CSUN threat deemed ‘non-credible’; SCV students share concerns

The Delmar T. Oviatt Library at California State University Northridge. Ryan Mancini/The Signal

A bathroom note raised alarms this week for CSUN students, and police are investigating the reported threat of a mass shooting found late Wednesday evening.

The threat was written inside a bathroom in Sierra Hall on the California State University, Northridge, campus. Images of the graffiti went viral across multiple social media platforms in the hours following its discovery.

The message read, “Mass shooting in Sierra Hall 12/12/18,” with a swastika drawn below it.

Matthew Yahata found out about the threat Wednesday night while working on homework with friends. A graduate of West Ranch High School, he said he was shocked.

“With the date, I think it was someone trying to get out of finals,” he said. “But you don’t want to think that way. You want to be cautious of what could happen to you.”

He noticed a larger campuswide police presence Thursday. CSUN Chief of Police Anne Glavin said in a statement that officers “stepped up patrols on campus.” Her statement also said similar hate speech was found in the same building last week.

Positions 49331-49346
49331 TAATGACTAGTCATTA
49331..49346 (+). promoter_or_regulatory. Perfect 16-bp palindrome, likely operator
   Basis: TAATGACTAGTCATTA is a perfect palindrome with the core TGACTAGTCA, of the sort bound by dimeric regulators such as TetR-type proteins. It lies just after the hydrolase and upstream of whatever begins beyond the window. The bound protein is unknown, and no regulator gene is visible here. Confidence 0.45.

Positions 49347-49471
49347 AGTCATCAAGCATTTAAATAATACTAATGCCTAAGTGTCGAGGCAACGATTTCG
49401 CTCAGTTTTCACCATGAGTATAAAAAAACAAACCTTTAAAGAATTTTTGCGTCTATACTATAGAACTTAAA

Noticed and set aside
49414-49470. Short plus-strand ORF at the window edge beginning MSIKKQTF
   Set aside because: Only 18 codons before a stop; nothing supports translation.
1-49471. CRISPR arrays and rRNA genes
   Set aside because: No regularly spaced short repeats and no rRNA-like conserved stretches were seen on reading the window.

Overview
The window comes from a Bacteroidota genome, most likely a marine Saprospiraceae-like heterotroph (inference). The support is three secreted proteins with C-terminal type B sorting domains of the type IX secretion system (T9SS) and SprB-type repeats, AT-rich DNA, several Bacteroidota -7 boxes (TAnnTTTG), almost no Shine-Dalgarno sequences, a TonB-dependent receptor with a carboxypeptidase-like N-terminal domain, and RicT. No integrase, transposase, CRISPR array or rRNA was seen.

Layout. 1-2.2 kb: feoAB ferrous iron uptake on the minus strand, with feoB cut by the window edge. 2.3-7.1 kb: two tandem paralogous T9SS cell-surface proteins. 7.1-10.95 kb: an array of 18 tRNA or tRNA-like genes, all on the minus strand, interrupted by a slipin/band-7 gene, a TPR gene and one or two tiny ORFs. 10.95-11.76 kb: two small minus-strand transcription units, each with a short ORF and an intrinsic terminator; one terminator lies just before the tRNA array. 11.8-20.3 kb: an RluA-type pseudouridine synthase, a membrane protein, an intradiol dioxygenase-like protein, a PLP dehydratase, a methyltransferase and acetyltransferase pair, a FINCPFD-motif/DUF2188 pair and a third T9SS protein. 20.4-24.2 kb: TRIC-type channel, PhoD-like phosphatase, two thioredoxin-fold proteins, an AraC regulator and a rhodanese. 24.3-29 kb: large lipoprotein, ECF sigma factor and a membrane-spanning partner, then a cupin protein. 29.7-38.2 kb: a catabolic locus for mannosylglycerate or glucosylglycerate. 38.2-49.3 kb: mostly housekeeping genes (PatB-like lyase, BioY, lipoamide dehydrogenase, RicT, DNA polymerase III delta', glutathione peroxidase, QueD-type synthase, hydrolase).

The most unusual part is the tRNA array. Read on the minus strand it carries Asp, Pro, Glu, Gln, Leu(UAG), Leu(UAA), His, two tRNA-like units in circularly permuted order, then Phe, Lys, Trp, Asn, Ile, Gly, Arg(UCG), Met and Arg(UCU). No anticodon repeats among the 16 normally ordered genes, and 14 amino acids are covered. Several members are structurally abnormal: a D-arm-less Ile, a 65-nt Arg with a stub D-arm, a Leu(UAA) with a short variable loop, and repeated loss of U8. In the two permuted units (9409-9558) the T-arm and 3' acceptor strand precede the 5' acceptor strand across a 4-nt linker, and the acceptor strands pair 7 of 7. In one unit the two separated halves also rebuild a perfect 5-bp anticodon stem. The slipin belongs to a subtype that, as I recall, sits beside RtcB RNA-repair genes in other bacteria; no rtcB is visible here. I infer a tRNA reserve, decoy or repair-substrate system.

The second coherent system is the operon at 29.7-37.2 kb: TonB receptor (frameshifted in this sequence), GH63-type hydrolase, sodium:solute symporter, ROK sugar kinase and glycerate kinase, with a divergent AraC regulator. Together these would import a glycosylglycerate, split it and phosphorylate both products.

“At this time, there is no indication that the threat of a mass shooting is credible, and there is no indication of an imminent threat to campus,” CSUN president Dianne F. Harrison said in a statement to students and staff.

She added that classes and finals remain scheduled and any students with concerns should speak with their instructors for any scheduling adjustments.

CSUN Police Department PIO Christina Villalobos echoed the president and said the threat was not deemed credible. She confirmed the investigation was ongoing as of Friday, and that campus police are working with other law enforcement agencies.

Student Matthew Yanez said he was sickened by news. A graduate of Valencia High School, he said it added much more to his stress preparing for finals, as well, going to work and applying to law school.

“Everyone’s just really disappointed,” Yahata said. “It’s a weird feeling because we don’t know what’s going to happen. It’s a weird way to end the semester.”

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